Saffron Restaurants reservation The West should simply say no to Georgia’s ‘Russian law’, the West should not fall into the trap

The West should simply say no to Georgia’s ‘Russian law’, the West should not fall into the trap

0 Comments


Facing some of the largest protests in the history of the country of Georgia, the ruling Georgian Dream (GD) party in the capital Tbilisi is laying a theatrical trap for American and European diplomats. GD appears to be waging a campaign to demoralize protesters and pretend that Georgia is in conflict with the West rather than in a struggle between a people and its rulers. The best way for the West to stand with the Georgian people, who overwhelmingly reject the Russian legislation passed by parliament yesterday, is to refuse to accept its legitimacy in any way – including any amendments or implementation promises. offered by GD – and to punish those responsible, as the US State Department threatened to do yesterday “if the law goes further against EU standards.”

Georgia’s controversial “foreign agent law” aims to suppress civil society and the media, the only remaining checks on an illiberal government even as the country ostensibly pursues membership of the European Union. The legislation mirrors a Russian law by labeling citizen-oriented non-governmental organizations (NGOs) and independent media as “supporting the interests of a foreign power” if they receive more than 20 percent of their funding from abroad, even if their apolitical work related to charity. , development, the rule of law, or building impartial capacity for a level political playing field. In addition to imposing a cynically misleading stigma on NGOs, the law would authorize the GD government to conduct investigations into them, access their personal data, require cumbersome reporting, and impose crushing fines, restrictions, and prison sentences to media and social groups that are considered non-compliant.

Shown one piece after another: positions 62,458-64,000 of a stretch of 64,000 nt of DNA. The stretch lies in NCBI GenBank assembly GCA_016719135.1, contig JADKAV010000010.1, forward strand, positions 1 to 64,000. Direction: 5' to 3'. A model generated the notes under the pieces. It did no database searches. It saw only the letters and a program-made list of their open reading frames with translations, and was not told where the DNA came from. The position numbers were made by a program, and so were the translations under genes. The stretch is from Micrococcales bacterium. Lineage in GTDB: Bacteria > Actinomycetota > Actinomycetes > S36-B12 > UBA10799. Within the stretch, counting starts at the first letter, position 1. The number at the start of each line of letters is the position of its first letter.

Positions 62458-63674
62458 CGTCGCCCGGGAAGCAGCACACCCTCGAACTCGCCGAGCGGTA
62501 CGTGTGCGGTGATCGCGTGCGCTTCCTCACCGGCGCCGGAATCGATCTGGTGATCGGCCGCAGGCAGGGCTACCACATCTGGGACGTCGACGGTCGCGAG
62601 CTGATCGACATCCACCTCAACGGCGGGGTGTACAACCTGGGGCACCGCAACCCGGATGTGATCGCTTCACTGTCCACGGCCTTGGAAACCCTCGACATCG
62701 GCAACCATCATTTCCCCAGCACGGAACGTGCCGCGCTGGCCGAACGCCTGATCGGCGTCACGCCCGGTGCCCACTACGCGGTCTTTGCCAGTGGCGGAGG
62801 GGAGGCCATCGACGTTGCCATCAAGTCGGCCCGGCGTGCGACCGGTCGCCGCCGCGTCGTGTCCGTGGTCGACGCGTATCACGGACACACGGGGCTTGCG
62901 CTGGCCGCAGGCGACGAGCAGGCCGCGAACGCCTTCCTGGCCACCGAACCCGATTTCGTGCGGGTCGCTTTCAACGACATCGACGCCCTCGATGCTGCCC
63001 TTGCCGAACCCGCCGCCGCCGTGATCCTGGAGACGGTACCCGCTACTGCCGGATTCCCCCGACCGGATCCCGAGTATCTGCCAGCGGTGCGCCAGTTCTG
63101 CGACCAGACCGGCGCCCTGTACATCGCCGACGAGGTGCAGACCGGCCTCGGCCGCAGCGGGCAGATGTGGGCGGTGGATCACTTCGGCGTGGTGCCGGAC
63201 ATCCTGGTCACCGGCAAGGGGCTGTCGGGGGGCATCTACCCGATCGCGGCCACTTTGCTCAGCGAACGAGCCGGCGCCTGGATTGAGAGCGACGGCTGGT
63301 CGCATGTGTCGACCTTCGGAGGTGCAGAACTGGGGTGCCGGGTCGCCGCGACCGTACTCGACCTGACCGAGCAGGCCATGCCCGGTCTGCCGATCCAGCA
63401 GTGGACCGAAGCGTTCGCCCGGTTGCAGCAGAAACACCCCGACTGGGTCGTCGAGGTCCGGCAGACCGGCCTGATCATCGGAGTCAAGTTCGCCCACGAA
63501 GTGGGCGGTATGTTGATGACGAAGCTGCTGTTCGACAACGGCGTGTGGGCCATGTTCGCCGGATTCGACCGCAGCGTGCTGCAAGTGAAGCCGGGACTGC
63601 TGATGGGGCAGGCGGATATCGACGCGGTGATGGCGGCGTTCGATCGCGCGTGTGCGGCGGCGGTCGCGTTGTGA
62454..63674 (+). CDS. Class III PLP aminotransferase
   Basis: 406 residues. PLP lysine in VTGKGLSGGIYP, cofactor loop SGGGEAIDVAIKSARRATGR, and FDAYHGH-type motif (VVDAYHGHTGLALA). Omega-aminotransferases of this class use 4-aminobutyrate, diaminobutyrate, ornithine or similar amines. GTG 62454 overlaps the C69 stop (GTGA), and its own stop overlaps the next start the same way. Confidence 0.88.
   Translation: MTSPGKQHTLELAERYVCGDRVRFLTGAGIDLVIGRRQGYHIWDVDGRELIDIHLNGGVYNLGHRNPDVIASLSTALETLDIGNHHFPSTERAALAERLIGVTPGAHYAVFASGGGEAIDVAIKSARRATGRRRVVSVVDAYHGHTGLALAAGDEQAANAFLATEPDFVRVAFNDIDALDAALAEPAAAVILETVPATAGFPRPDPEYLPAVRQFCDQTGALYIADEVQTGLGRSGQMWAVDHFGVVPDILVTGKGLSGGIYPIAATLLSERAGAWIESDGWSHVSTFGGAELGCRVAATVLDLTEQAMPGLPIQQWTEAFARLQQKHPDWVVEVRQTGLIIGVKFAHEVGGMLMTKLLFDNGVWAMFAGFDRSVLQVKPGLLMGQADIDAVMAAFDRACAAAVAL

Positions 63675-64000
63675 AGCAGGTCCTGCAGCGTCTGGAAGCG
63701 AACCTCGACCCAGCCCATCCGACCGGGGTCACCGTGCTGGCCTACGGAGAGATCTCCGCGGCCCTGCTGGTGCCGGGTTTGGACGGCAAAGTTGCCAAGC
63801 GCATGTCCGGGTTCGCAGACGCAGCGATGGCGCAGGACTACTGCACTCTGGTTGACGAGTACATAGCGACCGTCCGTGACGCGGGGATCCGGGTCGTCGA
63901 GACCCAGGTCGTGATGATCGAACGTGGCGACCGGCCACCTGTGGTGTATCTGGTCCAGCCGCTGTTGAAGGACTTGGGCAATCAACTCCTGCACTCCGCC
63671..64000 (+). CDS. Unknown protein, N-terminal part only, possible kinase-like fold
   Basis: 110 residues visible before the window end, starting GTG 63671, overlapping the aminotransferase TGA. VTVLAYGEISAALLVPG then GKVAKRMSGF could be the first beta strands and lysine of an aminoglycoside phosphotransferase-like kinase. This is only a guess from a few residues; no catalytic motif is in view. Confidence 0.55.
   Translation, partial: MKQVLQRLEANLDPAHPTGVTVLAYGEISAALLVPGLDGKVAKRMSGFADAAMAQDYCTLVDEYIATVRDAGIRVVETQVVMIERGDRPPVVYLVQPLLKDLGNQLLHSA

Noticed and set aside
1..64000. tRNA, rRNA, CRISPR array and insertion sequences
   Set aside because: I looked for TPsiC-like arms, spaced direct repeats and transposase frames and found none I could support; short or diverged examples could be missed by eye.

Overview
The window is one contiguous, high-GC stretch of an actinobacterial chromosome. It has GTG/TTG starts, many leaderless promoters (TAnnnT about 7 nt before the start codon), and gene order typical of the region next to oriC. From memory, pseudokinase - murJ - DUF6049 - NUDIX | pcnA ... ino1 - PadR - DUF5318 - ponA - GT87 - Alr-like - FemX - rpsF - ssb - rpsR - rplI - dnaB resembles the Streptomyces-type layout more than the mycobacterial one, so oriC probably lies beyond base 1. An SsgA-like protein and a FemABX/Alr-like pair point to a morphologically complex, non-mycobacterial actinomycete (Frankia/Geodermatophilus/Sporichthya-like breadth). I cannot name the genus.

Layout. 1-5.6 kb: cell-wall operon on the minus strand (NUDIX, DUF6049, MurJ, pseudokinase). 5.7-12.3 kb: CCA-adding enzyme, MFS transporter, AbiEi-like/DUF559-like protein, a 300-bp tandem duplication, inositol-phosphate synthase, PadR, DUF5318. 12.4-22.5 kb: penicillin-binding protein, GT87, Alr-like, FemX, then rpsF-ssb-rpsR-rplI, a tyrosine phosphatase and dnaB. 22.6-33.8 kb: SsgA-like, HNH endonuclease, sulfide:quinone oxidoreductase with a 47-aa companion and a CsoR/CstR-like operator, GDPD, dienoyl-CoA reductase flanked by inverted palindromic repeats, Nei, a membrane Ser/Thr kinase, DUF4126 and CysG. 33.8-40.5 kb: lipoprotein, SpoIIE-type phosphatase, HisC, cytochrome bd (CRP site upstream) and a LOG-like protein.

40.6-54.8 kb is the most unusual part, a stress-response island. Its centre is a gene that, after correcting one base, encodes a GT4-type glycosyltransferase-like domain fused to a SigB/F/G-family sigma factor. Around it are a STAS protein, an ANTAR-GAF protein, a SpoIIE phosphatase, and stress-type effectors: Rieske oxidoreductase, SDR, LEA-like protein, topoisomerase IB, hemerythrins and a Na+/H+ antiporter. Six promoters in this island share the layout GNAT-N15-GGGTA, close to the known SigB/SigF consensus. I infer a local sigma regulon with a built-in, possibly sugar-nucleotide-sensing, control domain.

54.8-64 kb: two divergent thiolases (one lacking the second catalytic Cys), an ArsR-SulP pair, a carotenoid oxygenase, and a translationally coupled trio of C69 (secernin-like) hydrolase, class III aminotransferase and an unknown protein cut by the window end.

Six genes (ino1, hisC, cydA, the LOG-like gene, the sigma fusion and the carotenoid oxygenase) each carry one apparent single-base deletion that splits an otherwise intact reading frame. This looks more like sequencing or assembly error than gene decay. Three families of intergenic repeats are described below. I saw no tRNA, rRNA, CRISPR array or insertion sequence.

Moreover, Georgia’s law aims to draw money from Western countries that have traditionally been allies and friends of Georgian democracy, rather than from Russia, the country that militarily occupies a quarter of Georgia and consolidates its malign influence through through multifaceted covert operations, including secretly financing political parties and oligarch Bidzina Ivanishvili who rules the country by in turn financing GD.